Movie review: “The Big Short”

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This is a clearly a first for the blog: A movie review and not a book review.

I had read the book from Michael Lewis a couple of years ago and it was clearly the best of many books trying to explain the sources of the “financial crisis” 2008/2009.

Honestly, I could not imagine how you can  make a Hollywood movie out of this book.

The  story is mainly about a couple of  fund managers who discovered at the same time around 2006/2007 that the US mortgage market was deeply flawed especially in the subprime area and that it was only a matter of time until everything would break down.

Most of those fund managers were “ousiders”, so not mainstream super star hedge fund managers but strange guys like Michael Burry, the now famous medical doctor turned fund manager with the Asperger Syndrom or the 2 guys who founded their fund as students with 100k start capital in a garage.

Another important role was played by a Deutsche Bank investment banker Greg Lippmann (in the movie the guy is called Jared Venett) who tried to sell the instruments to bet against sub prime mortgages.

Overall I found the movie extremely entertaining and very good. Why ?

First of all the actors are really really good. Especially Christian Bale (M. Burry) and Ryan Gossling (DB trader) play extremely well.

Secondly, the movie gets surprisingly almost all the facts right. They do explain the underlying concepts very well and often in surprisingly funny ways. One of my favourite scenes is when Selena Gomaz and Richard Thaler explain the conceptof CDS/CDOs at a Las Vegas Black Jack table.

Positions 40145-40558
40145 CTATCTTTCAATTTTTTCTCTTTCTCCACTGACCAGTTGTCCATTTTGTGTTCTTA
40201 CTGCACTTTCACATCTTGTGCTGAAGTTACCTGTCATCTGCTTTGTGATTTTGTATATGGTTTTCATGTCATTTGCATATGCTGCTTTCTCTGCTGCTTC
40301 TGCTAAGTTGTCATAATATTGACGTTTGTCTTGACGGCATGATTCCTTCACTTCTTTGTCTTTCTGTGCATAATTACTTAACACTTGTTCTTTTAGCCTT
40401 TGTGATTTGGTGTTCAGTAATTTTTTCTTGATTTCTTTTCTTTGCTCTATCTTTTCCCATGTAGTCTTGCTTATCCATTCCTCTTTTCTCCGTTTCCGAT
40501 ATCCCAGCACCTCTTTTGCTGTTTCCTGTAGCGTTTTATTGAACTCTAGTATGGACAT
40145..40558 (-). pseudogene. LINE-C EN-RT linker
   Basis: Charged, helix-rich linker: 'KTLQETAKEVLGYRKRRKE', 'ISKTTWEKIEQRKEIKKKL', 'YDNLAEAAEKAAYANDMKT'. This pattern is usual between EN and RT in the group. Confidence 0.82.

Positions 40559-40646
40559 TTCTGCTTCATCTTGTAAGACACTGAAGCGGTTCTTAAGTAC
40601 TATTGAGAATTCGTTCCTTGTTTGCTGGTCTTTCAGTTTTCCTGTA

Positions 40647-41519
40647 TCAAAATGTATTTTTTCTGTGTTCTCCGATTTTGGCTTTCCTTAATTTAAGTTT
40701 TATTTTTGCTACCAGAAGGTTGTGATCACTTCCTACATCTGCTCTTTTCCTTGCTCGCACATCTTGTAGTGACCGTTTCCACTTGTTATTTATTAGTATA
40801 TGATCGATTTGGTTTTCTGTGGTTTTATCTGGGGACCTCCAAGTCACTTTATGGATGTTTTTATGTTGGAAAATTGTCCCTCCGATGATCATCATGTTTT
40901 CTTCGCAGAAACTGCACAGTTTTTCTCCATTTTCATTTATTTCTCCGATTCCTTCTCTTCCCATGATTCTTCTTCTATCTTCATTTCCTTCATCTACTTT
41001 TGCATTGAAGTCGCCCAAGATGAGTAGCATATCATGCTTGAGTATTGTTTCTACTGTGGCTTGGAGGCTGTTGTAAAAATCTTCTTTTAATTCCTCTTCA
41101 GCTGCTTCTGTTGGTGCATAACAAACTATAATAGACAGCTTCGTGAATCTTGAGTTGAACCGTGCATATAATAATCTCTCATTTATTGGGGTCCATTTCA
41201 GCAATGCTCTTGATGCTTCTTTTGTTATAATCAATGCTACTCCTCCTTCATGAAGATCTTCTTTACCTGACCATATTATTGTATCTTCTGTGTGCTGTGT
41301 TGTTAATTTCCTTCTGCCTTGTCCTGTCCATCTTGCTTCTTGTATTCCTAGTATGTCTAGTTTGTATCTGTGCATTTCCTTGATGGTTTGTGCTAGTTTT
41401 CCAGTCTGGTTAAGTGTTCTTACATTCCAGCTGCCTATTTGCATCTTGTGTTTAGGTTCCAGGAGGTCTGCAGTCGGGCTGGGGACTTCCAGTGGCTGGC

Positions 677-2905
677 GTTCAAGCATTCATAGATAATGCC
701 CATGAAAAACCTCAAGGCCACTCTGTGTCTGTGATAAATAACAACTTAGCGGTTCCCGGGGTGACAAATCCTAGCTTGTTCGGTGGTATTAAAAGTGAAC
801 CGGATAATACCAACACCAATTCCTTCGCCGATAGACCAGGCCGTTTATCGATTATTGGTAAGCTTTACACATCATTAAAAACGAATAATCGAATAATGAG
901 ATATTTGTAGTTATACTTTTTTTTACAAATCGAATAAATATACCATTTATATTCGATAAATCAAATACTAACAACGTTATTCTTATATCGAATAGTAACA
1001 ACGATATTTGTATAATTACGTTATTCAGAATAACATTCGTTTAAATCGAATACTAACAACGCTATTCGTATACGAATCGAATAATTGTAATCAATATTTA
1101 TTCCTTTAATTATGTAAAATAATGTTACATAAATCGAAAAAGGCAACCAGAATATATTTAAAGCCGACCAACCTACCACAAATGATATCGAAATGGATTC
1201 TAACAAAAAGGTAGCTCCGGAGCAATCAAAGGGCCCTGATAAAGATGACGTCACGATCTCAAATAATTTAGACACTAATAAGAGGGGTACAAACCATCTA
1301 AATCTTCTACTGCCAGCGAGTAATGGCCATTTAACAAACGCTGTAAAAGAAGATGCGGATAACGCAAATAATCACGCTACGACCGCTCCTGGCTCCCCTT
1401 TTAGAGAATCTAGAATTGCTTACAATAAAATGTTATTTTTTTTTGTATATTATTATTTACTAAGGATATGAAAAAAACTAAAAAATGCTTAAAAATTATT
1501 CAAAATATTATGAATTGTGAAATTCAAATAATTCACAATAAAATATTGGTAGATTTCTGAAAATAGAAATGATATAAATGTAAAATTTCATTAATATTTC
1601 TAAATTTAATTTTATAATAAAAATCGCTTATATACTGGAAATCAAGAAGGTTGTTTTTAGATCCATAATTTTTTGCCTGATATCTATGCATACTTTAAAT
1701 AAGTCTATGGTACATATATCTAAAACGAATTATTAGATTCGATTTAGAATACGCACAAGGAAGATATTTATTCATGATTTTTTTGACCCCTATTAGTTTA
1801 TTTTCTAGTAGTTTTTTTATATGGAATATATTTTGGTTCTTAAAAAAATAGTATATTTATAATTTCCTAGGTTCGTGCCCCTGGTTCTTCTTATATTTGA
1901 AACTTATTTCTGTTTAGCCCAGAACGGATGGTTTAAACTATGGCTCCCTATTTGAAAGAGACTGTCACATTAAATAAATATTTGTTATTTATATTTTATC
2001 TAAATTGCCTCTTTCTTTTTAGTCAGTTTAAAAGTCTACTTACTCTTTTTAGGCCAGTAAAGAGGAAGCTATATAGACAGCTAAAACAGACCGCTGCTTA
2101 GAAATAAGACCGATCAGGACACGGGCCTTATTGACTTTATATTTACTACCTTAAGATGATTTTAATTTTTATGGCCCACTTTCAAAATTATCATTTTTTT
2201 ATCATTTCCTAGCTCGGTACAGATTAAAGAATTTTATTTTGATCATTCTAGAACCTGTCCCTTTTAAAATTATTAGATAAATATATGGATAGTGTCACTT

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Of course they made some compromises to turn it into a Hollywood movie. Nevertheless I do think that the movie actually shows a pretty acurate picture of investment banking back in the heydays of 2006/2007.

Best learning experience: negative carry & patience

Of course the characters in the book and the movie were not the only ones who predicted the subprime crisis. Back then a lot of people were sceptical with regard to mortgages banks etc.

But I think what the movie really showed was how difficult it is to actually bet significantly on a “doomsday prediction”. Betting against subprime CDOs required those  guys to pay signifcant amounts of “insurance premium”. In Michael Burry’s case, the “negative carry” was something like -20% p.a. for the full portfolio. In all cases the managers were not credit specialists and investors clearly  didn’t like what they saw at first and in Burry’s and Iceman’s case tried to force them out of their positions because very few people are willing and able to sacrifice yield in order to make big returns.

It is very similar to what I wrote a couple of months ago: A great idea or a great strategy alone is worth exactly nothing. Yes, you can maybe sell some books as the guy “who predicted the last 5 crashs”. But if you manage money you have to actually execute it well in order to create value.